The arrangement and pattern of teeth shown in a herbivorous mammalian ancestor, Tiarajudens eccentricus, having large protruding canines has puzzled researchers since the discovery of the mammalian four years ago.
After intense study, the researchers have now concluded that T. eccentricus, which lived on earth 270 million years ago, used these sabre-like teeth for inter-specific male-male combat -- much like what we see between male deer today.
"Fossils always surprise us. Now they show us that 270 million years ago, two forms of inter-specific combat, represented in deer today, were already present in the forerunners of mammals," said lead researcher Juan Carlos Cisneros.
The results were published in the journal Royal Society Open Science
Sabre-teeth are known to belong to the large Permian predators gorgonopsians (also known as sabre-tooth reptiles), and in the famous sabre-tooth cats from the Ice Age.
The discovery of T. eccentricus, a Brazilian species, also allowed for a reanalysis of the South African species Anomocephalus africanus, discovered 10 years earlier.
The two species have several similar features that clearly indicated they are closely related but the African species lack the sabre-tooth canines of its Brazilian cousin.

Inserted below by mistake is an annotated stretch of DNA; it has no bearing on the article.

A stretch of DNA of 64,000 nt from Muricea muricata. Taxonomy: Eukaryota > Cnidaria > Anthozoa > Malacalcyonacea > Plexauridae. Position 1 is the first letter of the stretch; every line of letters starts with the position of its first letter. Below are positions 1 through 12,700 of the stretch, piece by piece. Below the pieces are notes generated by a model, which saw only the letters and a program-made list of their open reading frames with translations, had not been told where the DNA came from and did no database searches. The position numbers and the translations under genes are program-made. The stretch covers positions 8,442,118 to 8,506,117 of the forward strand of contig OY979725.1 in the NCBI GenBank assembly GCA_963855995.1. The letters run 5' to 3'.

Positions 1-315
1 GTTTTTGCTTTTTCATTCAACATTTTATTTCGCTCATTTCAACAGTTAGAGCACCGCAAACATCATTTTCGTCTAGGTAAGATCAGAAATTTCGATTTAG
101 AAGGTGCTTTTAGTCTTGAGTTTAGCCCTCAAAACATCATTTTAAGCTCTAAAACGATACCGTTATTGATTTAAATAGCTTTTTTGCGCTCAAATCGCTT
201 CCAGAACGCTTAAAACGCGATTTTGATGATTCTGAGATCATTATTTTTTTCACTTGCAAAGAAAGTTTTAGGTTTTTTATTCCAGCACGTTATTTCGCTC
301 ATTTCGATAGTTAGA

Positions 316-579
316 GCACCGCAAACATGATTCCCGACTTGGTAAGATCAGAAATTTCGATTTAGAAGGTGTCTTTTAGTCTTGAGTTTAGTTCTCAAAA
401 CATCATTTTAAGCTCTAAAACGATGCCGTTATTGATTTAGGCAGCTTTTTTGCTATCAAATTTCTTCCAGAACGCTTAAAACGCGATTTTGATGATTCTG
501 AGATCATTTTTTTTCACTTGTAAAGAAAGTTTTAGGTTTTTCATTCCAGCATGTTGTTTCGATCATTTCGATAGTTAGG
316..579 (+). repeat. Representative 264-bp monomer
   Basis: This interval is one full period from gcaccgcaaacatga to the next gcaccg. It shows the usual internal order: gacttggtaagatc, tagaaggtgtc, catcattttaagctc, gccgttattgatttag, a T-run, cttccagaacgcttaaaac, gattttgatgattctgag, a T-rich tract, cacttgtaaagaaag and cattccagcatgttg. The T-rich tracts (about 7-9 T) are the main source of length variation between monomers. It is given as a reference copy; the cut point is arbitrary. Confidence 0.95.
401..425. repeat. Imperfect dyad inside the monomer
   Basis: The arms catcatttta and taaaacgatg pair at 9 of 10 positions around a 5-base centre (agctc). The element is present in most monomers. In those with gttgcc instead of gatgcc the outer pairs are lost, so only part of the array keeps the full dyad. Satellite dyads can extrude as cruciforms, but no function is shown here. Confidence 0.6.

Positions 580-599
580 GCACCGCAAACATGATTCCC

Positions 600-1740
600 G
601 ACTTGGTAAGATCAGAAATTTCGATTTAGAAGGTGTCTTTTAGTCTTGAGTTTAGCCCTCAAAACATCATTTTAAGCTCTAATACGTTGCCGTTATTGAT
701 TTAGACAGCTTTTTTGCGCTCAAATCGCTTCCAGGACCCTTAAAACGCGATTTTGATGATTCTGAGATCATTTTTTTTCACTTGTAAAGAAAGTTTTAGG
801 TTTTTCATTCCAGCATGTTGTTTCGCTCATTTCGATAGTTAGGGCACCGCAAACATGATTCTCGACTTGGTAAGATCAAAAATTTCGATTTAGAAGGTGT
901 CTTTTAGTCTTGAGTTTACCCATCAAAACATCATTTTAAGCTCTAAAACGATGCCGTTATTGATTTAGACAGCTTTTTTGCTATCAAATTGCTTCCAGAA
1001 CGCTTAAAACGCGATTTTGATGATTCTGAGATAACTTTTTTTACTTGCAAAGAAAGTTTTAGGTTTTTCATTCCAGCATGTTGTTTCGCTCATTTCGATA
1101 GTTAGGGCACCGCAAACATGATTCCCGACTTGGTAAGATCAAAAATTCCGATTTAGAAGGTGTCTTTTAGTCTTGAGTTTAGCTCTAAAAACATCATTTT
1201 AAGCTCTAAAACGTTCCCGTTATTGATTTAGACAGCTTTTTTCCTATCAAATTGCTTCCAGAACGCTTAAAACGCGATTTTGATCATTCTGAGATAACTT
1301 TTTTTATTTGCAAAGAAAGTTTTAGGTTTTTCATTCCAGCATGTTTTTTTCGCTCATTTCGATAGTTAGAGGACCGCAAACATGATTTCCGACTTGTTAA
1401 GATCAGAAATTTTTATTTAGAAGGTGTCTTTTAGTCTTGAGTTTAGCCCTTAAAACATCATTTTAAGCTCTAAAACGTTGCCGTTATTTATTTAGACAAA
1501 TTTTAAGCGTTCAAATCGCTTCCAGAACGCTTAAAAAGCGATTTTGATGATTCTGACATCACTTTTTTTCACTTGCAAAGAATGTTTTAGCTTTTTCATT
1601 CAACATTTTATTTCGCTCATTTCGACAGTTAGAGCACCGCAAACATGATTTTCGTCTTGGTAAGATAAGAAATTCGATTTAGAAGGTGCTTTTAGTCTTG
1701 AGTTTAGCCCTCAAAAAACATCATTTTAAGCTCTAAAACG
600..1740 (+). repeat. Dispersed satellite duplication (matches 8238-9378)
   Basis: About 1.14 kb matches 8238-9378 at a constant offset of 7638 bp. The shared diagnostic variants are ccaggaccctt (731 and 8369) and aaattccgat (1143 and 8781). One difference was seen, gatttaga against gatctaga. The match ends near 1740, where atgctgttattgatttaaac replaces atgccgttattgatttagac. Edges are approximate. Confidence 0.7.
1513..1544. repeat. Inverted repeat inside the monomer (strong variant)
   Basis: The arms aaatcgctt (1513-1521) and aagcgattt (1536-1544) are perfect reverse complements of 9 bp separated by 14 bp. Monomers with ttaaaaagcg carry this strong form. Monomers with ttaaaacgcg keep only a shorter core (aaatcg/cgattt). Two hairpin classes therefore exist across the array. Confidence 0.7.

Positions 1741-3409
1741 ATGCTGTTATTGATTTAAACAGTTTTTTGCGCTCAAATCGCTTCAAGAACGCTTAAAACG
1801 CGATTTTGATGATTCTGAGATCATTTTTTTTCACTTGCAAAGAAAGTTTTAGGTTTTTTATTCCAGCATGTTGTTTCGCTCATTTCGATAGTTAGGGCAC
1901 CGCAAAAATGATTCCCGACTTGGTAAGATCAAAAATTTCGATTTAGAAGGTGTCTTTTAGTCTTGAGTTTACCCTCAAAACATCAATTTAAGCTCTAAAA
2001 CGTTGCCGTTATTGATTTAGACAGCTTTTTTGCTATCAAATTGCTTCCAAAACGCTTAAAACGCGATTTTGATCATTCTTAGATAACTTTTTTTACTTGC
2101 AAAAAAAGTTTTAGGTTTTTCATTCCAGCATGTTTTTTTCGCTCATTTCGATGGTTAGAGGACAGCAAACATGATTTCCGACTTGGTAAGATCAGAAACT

In the Middle Permian epoch around 270 million years ago, the first communities with diverse, abundant tetrapod herbivores were evolving.
In deer today, enlarged canines are used in male-male displays during fighting. The long canine in the herbivore T. eccentricus is interpreted as an indication of its use in a similar way, and is the oldest evidence where male herbivores have used their canines during fights with rivals.
"It is incredible to think that features found in deer such as the water deer, musk deer and muntjacs today were already represented 270 million years ago," Cisneros said.